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Pumpkin Pie Lollipops
By Jim Bailey, a.ka. "The Yankee Chef"

I remember as a child I ate Pumpkin Pie, but begrudgingly. It wasn't because I
didn't enjoy the taste, it was just a little bland for my sweet tooth. But when
food was put in front of you "in the day," you ate it!

Having aged slightly, I enjoy the aroma of clove-scented baked pumpkin pie
wafting through the entire house, mingling with the savory smell of yeast-risen
bread (yes, we still make our own bread for the holidays), the salty tinge
hanging in the air from the glazed ham roasting and the always present,
pleasant bouquet of cranberry potpourri sneaking around each room.

The only thing that's missing is the dry, hardwood crackling from the living
room and kitchen as it toils to heat everyone and cook everything in both the
fireplace and wood cookstove.

In the meantime, if I don't give you this recipe, I am going to keep on
reminiscing and won't get a thing done.

These little mini-pies are truly a treat for the kids after school or make a pile of
them for your holiday gathering. You can substitute 2 t. pumpkin pie spice
instead of the cinnamon, ginger and cloves if desired.

1 recipe for 2 crust pie shell pie pastry
1 (15 oz. can) pure pumpkin
3/4 c. sugar
1 t. cinnamon
1/2 t. salt
1/2 t. ground ginger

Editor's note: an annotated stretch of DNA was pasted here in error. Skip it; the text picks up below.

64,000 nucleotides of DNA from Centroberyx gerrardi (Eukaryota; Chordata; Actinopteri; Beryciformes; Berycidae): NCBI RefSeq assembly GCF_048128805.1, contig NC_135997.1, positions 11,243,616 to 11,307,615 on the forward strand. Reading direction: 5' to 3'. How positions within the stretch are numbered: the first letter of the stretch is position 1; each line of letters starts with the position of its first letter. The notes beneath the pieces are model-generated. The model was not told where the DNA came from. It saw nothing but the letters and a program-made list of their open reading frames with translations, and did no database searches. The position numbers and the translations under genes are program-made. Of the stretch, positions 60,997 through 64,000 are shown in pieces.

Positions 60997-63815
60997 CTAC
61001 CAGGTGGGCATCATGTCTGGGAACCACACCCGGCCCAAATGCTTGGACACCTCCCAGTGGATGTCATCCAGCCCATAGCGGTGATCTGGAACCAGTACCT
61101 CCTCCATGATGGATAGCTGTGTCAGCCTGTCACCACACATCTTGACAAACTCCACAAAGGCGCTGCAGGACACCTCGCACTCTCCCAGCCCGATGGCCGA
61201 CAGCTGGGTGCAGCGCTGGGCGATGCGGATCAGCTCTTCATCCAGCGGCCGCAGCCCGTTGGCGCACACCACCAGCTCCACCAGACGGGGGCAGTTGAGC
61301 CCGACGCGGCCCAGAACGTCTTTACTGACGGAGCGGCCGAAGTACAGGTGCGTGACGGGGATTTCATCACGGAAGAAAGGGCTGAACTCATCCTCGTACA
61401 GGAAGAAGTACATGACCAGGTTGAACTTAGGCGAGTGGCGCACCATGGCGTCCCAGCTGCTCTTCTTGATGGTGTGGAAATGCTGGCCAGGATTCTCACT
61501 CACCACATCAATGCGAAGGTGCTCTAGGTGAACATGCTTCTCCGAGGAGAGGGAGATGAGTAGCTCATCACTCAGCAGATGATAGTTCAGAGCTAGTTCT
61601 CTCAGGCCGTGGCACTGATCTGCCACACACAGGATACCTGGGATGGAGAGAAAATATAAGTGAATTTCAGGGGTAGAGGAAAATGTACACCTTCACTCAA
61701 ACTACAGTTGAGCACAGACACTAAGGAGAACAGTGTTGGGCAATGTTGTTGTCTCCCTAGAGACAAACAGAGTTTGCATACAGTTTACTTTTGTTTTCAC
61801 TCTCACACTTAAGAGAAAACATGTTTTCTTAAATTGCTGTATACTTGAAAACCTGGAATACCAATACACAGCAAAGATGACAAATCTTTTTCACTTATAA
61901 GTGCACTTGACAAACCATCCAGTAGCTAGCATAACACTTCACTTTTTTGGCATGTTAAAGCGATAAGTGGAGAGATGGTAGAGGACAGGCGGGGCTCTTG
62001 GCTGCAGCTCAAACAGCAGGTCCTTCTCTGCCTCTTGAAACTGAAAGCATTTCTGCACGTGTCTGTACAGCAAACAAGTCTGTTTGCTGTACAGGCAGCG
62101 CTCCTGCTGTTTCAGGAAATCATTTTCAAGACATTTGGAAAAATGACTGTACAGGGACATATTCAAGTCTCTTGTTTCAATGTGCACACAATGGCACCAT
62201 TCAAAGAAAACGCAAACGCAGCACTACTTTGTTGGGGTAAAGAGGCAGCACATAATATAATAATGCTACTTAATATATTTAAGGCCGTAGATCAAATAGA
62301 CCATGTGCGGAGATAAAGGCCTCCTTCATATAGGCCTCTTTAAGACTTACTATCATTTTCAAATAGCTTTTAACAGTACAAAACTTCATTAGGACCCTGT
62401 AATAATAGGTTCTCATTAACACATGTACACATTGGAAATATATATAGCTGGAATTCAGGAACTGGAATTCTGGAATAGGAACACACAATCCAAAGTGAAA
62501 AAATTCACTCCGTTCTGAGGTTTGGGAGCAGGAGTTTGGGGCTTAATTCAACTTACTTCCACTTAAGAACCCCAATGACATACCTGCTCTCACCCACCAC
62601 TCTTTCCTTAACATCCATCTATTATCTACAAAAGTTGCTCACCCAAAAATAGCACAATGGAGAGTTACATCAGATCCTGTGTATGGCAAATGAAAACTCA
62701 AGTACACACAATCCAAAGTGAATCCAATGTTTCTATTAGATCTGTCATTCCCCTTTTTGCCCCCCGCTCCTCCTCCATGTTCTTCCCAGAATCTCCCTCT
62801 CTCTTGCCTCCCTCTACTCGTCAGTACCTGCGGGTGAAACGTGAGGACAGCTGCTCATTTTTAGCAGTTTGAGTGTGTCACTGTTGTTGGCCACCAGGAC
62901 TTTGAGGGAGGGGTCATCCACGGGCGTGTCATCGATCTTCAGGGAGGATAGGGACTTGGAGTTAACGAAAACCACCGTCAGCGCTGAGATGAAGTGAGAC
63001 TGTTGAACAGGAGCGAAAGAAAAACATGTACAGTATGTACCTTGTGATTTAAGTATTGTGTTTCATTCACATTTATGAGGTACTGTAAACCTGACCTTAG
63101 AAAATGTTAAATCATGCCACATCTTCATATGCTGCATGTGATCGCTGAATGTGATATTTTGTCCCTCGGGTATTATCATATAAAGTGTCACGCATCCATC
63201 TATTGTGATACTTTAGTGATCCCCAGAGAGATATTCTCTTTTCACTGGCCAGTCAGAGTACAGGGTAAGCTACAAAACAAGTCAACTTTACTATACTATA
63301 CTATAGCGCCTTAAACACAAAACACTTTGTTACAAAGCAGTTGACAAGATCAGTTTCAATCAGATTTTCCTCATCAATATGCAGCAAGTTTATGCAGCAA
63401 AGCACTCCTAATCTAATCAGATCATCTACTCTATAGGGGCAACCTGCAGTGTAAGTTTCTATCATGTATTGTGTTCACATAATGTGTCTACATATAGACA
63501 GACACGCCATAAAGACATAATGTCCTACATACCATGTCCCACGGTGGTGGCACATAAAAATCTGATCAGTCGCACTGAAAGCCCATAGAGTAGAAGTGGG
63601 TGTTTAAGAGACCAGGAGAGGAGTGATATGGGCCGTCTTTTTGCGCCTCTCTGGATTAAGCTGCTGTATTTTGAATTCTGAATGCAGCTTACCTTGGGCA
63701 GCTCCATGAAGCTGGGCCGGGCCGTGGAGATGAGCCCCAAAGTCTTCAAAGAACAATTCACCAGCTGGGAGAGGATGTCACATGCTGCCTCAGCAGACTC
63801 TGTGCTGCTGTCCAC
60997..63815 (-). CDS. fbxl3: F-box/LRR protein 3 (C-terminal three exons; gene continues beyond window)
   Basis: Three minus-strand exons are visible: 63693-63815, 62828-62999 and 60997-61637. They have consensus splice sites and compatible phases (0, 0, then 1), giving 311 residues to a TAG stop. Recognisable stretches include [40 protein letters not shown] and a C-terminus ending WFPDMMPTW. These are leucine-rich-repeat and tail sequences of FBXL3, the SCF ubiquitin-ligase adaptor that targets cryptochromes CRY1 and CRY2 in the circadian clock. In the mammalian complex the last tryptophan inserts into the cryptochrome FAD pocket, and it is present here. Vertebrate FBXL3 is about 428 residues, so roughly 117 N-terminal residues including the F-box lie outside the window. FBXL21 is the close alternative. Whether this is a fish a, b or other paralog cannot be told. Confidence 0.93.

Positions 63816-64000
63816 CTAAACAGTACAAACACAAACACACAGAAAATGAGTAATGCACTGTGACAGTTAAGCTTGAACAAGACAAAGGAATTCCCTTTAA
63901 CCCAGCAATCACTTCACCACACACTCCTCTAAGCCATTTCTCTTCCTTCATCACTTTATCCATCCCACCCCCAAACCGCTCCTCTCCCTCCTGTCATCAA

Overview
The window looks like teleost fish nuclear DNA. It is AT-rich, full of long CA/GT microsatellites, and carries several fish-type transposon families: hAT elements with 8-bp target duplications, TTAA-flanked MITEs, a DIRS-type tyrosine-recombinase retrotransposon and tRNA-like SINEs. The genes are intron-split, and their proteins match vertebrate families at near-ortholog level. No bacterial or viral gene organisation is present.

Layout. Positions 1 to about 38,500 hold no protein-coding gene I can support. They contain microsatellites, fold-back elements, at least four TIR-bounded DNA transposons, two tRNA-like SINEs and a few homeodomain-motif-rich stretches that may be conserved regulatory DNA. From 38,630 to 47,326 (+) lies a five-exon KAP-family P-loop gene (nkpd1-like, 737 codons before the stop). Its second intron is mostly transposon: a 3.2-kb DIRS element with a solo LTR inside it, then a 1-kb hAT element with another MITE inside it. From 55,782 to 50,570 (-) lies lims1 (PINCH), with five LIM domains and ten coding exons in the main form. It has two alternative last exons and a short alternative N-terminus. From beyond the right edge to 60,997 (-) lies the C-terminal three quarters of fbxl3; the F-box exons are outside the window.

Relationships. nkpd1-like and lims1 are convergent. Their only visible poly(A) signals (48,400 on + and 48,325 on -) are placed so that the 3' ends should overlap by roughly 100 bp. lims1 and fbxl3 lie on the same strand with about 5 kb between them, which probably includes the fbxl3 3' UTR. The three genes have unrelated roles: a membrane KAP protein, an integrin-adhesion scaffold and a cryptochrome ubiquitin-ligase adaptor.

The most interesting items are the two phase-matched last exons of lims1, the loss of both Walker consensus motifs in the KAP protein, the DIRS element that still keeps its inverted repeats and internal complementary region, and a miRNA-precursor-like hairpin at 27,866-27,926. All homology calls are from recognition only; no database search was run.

1/4 t. ground cloves
Coarse sugar
Apple Cider Glaze, recipe below
Flat Popsicle (craft) sticks

In a bowl, combine pumpkin, sugar, cinnamon, salt, ginger and cloves. Stir
until well blended; set aside. Preheat oven to 375-degrees F. Roll out the pie
dough a little thinner than you ordinarily would for pies. With any round
shaped cutter, cut out 2 circles for each lollipop you are making.

Line a baking sheet with parchment paper or use nonstick baking sheet. Place
one round of dough on pan for each lollipop you are making. Place a Popsicle
stick onto circle of dough, with a 1/2-inch laying on the dough. Dollop 1 T.
pumpkin filling into the center of each round and cover with second circle of
dough. Flatten with the tines of a fork to seal, brush with milk and sprinkle
liberally with coarse sugar. Bake for 15-18 minutes, or until slightly browned.
Remove from oven and cool 10 minutes before removing to a rack or platter.
Serve with Apple Cider Glaze.

Apple Cider Glaze:
2 c. apple cider
Pinch ground cloves

Bring to a boil over high heat, stirring occasionally, and continue boiling for 8-
12 minutes, or until reduced by half and syrupy. Let cool slightly before
dipping you Lollipop Pie into it.

NOTE: Go ahead and make mini Apple Pies if you prefer: Simply put 2 c.
diced apples, 1 c. apple juice or cider, 1/4 t. cinnamon, a pinch each of nutmeg,
ginger and allspice in a saucepan over medium-high heat and cook until
apples are almost soft, about 4-6 minutes. Remove to bowl to cool to tepid and
fill each lollipop according to instructions. Want a dip for the Mini Apple
Pie's? Mix 1 c. pureed pumpkin with 1/2 c. creme fraiche or plain yogurt and
1/4 c. caramel topping. Mix well and there you have it.

About the author: Jim Bailey is The Yankee Chef™. Bailey is a third generation chef, a
New England food historian and food columnist. His first in a series of cookbooks is due
out in January of 2013, titled The Yankee Chef. He would love to hear from anyone about
their old family recipes. Email Jim Bailey any questions or comments:
The Heart of New England
Celebrating the unique character & culture of Maine ~ New Hampshire ~ Vermont
©The Heart of New England online magazine
...celebrating the unique character & culture of Maine, New Hampshire & Vermont!
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